A major technical challenge for any practical, real-world quantum computer comes from the need for a large number of physical qubits to deal with errors that accumulate during computation. Such quantum error correction is resource-intensive and computationally time-consuming. But researchers from the National Institute of Informatics and Nippon Telegraph and Telephone Inc. have found an effective software method that enables significant compression of quantum circuits, relaxing the demands placed on hardware development.
Quantum computers may still be far from a commercial reality, but what is termed “quantum advantage” — the ability of a quantum computer to compute hundreds or thousands of times faster than a classical computer — has indeed been achieved on what are called Noisy Intermediate-Scale Quantum (NISQ) devices in early proof-of-principle experiments.
Unfortunately, NISQ devices are still prone to lots of errors that accumulate during their operation. For there to be any real-world application of quantum advantage, the design of a fully operational large-scale quantum computer with high error tolerance is required. Currently, NISQ devices can be engineered with approximately 100 qubits, but fault-tolerant computers would need millions of physical qubits at the very least to encode the logical information with sufficiently low error rates. A fault-tolerant implementation of quantum computational circuits not only makes the quantum computer larger, but also the runtime longer by orders of magnitude. An extended runtime itself in turn means the computation is even more susceptible to errors.
While advances in hardware may address this resource gap, researchers from the National Institute of Informatics (NII) and Nippon Telegraph and Telephone Corporation (NTT) in Japan tackled the problem from the software development side by compressing quantum circuits in large-scale fault-tolerant quantum computers, potentially reducing the need for hardware improvements.
“By compressing quantum circuits, we could reduce the size of the quantum computer and its runtime, which in turn lessens the requirement for error protection,” said Michael Hanks, a researcher at NII and one of the authors of a paper, published November 11 in Physical Review X.
Large-scale quantum computer architectures depend on an error correction code to function properly, the most commonly used of which is surface code and its variants.
The researchers focused on the circuit compression of one of these variants: the 3D-topological code. This code behaves particularly well for distributed quantum computer approaches and has wide applicability to different varieties of hardware. In the 3D-topological code, quantum circuits look like interlacing tubes or pipes, and are commonly called “braided circuits. The 3D diagrams of braided circuits can be manipulated to compress and thus reduce the volume they occupy. Until now, the challenge has been that such “pipe manipulation” is performed in an ad-hoc fashion. Moreover, there have only been partial rules for how to do this.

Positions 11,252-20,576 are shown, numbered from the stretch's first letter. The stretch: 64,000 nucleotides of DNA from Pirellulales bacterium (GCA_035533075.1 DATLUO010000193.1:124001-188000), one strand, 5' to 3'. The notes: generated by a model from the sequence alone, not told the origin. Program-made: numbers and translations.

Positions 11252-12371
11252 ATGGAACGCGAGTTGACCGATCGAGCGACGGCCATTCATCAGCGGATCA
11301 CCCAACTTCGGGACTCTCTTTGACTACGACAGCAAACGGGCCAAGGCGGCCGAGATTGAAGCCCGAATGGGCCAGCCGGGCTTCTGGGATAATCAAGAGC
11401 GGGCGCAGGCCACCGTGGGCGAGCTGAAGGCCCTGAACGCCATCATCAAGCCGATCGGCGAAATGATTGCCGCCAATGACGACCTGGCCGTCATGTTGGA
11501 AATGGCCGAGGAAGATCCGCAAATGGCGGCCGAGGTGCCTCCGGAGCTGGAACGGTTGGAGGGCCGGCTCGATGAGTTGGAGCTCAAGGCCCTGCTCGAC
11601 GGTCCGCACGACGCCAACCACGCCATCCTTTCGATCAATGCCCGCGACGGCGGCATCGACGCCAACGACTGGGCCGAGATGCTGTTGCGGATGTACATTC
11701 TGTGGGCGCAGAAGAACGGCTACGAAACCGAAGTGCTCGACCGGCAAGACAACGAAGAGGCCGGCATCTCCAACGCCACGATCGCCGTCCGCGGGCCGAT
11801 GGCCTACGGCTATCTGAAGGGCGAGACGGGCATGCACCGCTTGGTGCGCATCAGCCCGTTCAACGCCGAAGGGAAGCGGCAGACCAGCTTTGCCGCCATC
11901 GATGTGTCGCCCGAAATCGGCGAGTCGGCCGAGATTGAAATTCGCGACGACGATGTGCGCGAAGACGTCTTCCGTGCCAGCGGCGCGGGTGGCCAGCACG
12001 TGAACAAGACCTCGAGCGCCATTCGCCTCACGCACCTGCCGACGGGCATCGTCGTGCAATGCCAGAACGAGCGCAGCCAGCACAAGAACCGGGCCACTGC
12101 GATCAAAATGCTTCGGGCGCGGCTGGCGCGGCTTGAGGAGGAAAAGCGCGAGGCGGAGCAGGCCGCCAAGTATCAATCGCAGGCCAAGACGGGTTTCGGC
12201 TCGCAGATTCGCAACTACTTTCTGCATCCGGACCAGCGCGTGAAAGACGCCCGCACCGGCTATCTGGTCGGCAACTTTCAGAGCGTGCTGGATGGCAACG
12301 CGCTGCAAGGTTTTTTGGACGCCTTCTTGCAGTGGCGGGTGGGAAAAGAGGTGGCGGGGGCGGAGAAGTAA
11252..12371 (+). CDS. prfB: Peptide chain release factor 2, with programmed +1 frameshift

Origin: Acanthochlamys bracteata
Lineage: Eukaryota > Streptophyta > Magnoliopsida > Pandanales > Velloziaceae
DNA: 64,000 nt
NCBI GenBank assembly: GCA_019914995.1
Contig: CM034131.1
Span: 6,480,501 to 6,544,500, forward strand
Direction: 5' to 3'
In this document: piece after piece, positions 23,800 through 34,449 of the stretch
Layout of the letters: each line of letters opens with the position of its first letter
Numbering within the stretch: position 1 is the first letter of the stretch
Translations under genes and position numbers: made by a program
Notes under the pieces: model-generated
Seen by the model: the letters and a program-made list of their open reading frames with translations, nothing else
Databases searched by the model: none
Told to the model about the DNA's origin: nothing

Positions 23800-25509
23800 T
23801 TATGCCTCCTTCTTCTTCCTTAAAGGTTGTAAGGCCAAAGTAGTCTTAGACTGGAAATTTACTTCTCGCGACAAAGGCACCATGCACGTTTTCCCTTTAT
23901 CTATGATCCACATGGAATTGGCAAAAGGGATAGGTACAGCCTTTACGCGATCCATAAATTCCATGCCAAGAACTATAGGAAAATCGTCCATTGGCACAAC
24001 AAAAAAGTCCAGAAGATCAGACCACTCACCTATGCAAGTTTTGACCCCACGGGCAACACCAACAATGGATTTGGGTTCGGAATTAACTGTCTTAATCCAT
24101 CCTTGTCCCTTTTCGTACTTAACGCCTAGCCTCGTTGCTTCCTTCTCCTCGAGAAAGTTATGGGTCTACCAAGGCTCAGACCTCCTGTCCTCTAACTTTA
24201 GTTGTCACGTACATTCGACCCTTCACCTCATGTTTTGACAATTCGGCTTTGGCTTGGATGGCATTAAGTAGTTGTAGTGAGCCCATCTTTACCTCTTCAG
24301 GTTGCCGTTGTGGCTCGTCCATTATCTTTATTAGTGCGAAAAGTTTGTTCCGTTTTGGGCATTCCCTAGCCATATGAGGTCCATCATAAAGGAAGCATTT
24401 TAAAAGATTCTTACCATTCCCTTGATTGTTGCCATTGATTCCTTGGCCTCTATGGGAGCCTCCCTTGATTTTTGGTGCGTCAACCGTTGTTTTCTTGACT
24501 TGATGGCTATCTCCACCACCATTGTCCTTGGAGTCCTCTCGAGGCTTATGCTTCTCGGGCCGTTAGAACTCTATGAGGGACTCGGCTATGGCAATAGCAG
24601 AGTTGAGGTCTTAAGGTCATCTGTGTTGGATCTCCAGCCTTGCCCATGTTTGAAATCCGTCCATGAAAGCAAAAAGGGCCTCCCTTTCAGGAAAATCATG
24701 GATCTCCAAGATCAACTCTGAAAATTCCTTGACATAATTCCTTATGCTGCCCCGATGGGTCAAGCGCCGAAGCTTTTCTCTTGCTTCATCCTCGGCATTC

“Previous compression approaches cannot guarantee whether the resulting quantum circuit is correct,” said co-author Marta Estarellas, a researcher at NII. “One has to be very careful to check its correctness every time one of these compression rules is applied. This is an important issue, as such a task is as hard as running the whole quantum circuit.”
The research team proposes the use of ZX-calculus as a language for this intermediate stage of compilation. ZX-calculus is a 2D diagrammatic language (using diagrams and imagery instead of words) developed in the late 2000s expressly to allow an intuitive representation of qubit processes. More importantly, it comes with a complete set of manipulation rules.
In their paper, the researchers harness ZX-calculus by discovering the translation relations between ZX-calculus and the components of the braided circuit. The researchers have shown that these two representations of logical gate circuits can be mapped to one another by identifying a new interpretation that had been hidden within ZX-calculus all along.
The ZX-calculus language can apply a set of transformation rules to alter the structure of the circuit without altering its underlying mathematical meaning (and thus its operation) and therefore ensuring its correctness. By altering that conceptual structure carefully, the volume of the circuit can be minimized, achieving considerable compression rates once this new structure is mapped to the actual braided quantum circuit.
Applying this technique, the researchers report compression reductions of up to 77 percent, equivalent to a 40 percent reduction compared to the best previous efforts.
“The compression method and its further development could deliver realization of a real-world fault-tolerant quantum computer years ahead of schedule,” said William J. Munro, a research scientist at NTT, who also contributed to the research.
“Interestingly, it could also be the foundation of future operating system development,” said Kae Nemoto, Director of the Global Research Center for Quantum Information Science at NII. “It could still take many years for these software developments to be implemented in fully-scalable quantum computers, but our method could save a great deal of effort associated with hardware development in the meantime.”